MAXWELL:  Old enough to subscribe to mortality

2/9/1997 – Printed in the PERSPECTIVE section of the St Petersburg Times Newspaper

 

Am I really becoming an old man? I am not referring to my chronological age _ 51 _ as much as I am to the meaning of old age in a society obsessed with youth. I am writing about old age because I have just read the lastest issue of the AARP Bulletin, the monthly tabloid of the American Association of Retired Persons. It is a potpourri of useful information, practical advice and no-nonsense advertisements.

But for me, no matter how slick its design, the paper conjures up the image of that cloaked human figure holding a scythe, making my heart pound irregularly and elevating my systolic and diastolic numbers.

The front page hits me with the headline, “Capitol Hill moving to doctor Medicare.” The word “doctor” always makes me sit up straight in my rocker, and “Medicare” always depresses me. Medicare is the federal program that finances medical care for 33-million Americans 65 and older and for the disabled.

Overall, the article attempts to be positive, but Dave Clark’s accompanying cartoon paints a grim picture: The Democrat’s donkey and the GOP’s elephant, dressed as physicians, are jocularly conferring. In the bed, which bears a sign reading “Medicare,” lies a frightened old man hooked up to feeding tubes and monitors. A thermometer is between his teeth and an ice bag is on his head.

Directly beneath the cartoon is this headline: “Scientists finding new ways to prevent, fight osteoporosis.” The first sentence reads, “Science is finding ways to combat osteoporosis, a painful condition that primarily afflicts older people, gradually weakening their bones _ and the quality of their lives.” I reread the words “painful,” “afflicts” and “weakening” and get a lump in my throat. I feel old age creeping up on me.

I touch my left wrist bone, wondering if that twinge I detect is imaginary. After seeing the term “dowager’s hump” in the next sentence, I quickly move to the next story, where this headline slaps me: “Disputed nursing “regs’ killed.” Need I say more?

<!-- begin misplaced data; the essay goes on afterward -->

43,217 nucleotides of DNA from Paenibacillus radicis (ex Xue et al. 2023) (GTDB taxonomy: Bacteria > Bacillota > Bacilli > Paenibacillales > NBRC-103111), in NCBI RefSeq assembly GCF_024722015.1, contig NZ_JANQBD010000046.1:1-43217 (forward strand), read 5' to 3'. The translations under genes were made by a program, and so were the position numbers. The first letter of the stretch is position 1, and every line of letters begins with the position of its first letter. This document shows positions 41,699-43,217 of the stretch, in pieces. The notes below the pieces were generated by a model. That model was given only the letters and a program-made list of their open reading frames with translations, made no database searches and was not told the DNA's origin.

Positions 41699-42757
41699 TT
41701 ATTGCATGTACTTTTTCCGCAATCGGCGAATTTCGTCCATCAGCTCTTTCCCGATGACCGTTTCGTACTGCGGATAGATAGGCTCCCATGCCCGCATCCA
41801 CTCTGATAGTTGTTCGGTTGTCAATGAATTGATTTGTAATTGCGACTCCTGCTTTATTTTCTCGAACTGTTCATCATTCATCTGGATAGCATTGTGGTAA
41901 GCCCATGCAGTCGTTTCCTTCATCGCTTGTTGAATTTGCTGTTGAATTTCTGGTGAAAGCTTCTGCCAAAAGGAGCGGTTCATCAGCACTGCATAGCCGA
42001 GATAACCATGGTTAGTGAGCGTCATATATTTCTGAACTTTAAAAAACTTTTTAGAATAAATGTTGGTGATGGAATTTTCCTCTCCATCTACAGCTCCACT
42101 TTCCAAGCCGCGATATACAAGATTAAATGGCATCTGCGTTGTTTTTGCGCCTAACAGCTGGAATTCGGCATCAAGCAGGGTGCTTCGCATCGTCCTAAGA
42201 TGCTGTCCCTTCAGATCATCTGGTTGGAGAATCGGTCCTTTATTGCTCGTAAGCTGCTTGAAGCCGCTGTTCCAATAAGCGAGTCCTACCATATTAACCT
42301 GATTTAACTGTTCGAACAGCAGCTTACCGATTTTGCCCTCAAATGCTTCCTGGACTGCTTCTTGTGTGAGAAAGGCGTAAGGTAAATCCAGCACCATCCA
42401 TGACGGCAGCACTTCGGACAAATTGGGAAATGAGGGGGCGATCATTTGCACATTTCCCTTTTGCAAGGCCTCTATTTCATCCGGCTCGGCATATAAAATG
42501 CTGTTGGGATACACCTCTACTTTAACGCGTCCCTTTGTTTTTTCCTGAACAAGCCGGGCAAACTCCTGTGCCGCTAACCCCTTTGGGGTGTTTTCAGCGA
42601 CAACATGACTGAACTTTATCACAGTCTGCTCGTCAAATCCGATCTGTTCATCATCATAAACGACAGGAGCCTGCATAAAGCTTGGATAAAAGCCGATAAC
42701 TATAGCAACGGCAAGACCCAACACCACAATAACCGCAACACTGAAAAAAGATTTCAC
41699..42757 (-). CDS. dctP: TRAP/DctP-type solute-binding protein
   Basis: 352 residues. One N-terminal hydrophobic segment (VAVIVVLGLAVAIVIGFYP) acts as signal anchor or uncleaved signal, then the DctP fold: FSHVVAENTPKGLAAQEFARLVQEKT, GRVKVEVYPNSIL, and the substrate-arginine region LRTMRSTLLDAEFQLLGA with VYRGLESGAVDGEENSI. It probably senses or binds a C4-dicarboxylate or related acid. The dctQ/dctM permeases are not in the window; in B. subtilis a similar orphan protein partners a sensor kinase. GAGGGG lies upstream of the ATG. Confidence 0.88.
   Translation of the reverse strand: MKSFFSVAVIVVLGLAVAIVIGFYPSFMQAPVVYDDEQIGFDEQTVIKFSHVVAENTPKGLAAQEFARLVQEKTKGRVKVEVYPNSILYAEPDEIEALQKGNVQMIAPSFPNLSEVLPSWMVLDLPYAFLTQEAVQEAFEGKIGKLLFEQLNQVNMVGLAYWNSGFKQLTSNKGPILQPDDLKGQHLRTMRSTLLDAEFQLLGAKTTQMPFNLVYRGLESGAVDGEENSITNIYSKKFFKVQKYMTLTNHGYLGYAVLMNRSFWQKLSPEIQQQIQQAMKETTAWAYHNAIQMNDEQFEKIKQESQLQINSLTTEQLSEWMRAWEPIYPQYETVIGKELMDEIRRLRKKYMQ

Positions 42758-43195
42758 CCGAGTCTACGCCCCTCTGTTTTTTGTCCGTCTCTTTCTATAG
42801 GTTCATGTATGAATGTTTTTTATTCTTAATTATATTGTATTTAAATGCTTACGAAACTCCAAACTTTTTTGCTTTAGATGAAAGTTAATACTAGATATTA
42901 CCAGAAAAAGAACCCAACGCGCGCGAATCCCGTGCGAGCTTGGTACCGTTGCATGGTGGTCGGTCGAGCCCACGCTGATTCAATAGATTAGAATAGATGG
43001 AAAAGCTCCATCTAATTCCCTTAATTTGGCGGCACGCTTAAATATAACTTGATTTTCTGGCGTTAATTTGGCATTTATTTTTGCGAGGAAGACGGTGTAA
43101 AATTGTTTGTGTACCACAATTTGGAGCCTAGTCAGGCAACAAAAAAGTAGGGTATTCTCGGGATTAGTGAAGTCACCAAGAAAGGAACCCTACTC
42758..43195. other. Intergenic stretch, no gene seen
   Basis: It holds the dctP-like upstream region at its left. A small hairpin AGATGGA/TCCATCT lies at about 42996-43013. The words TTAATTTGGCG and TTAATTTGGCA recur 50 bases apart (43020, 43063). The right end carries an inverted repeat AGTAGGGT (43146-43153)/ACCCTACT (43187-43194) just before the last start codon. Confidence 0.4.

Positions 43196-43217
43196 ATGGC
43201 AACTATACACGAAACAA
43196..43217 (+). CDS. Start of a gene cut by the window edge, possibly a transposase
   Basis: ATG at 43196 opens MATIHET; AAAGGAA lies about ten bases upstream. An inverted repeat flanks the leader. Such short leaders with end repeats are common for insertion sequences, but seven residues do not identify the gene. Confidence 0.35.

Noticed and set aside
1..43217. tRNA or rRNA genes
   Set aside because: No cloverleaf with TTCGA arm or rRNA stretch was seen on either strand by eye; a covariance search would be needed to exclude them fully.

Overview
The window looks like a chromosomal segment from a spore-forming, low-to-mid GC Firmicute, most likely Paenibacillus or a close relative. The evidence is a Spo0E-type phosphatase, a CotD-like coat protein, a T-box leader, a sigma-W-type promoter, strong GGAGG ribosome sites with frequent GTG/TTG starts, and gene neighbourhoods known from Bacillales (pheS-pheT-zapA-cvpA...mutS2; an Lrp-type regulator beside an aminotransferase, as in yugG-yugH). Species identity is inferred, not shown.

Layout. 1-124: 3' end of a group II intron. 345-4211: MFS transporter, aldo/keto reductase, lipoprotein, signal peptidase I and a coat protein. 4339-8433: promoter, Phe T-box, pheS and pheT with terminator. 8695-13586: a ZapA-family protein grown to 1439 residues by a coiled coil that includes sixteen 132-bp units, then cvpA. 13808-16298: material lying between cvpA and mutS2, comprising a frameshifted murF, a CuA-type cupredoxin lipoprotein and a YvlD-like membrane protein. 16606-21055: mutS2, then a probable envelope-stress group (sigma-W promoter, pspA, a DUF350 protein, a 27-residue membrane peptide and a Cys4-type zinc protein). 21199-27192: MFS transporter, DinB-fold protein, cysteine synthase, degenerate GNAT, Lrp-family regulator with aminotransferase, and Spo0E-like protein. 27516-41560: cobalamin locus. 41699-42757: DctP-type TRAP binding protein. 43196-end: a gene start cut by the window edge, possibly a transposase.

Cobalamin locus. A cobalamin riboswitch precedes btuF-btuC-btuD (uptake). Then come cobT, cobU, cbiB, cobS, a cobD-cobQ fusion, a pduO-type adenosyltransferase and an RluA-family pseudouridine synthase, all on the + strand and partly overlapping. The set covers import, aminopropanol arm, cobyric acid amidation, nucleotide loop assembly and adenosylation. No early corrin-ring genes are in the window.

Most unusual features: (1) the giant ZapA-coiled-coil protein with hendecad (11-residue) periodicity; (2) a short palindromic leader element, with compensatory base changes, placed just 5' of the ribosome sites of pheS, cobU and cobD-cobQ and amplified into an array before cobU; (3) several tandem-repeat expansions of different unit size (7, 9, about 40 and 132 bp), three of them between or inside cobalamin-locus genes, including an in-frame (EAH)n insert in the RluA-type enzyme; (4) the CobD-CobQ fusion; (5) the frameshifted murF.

Page 2, which sports a story titled “An ethicist’s view of “suicide’ ” certainly did not ease my mounting anxiety. After reading the sentence containing the phrase “constitutional right to hasten the death of terminally ill patients,” I flipped to an article about scam artists ripping off older people.

The scam, a telemarketing fraud requiring victims to fill out sweepstakes entries and send huge sums of money to total strangers, is so transparent that I wonder if aging causes us to lose our brain cells. Needless to say, the article depresses me even more.

Then, on Page 6, I see the smiling mug of Arnold Palmer, the Senior Skins biggest money winner. The balding golfer is hawking Rayovac Air 400 Premium Zinc Batteries. And what are these batteries used for? They power hearing aids. Not to worry, AARP members can save $3 on their purchases if they order from the AARP Pharmacy Service.

Page 9 is a real bummer. There, in the top left-hand corner, is a brand name that is synonymous with pain and infirmity: Dr. Scholl’s. I do not know whether or not Dr. Scholl is the name of a real person. Heck, the good doctor could be as fictitious as Betty Crocker and Aunt Jemima and Uncle Ben. What I do know is that the name makes me contemplate bunions.

The ad in question features leather shoes called “Men’s Feather Lite Leather Casuals.” These are not Bruno Maglis. I walk a couple of miles each day and have never had any problems _ until now. But after seeing this ad, I imagine my feet aching.

Could the AARP Bulletin be a tool of subliminal suggestion, like a movie screen flickering images that make you hungry or thirsty?

As much as the Dr. Scholl’s ad bothers me, nothing makes me feel as vulnerable as the ad for Electric Mobility, a New Jersey company that sells a motorized powerchair called the Rascal Scooter. The spread features an old fisherman sitting on his Rascal, happily dangling his pole in the water.

The ad offers 10 reasons for owning a Rascal. Because I am weight-conscious, the sixth entry catches my attention: “The Rascal is so powerful it can carry up to 450 pounds _ the highest capacity in the industry.” That is right: 450 pounds! From now on, I am going watch what I eat so as not to overload my Rascal _ in case I have to buy one.

The rest of the Bulletin contains pitches for health, life and mobile home insurance, electrically adjustable beds and come-ons for places such as Lakeland.

My favorite is the Burl Ives’ Gospel Music Treasury ad, featuring “30 songs of faith.” Burl Ives! I really am getting wrinkled.

Finally, I turn to the last page, where Dr. Benjamin Aaron, chief of cardiothoracic surgery at George Washington University Medical Center, is shown pointing a pen at a plastic model of the human heart. Aaron, the physician who removed the bullet that nearly killed President Reagan, is telling AARP members that we can save our hearts by avoiding tobacco, by losing and keeping off weight, by exercising and by using common sense.

But that artificial heart looks too darned real, making me acutely aware of my mortality. Perhaps that is what getting old really means _ staring our mortality dead in the eye. Perhaps the editors of the AARP Bulletin intend for us, the old folks, to ponder our mortality.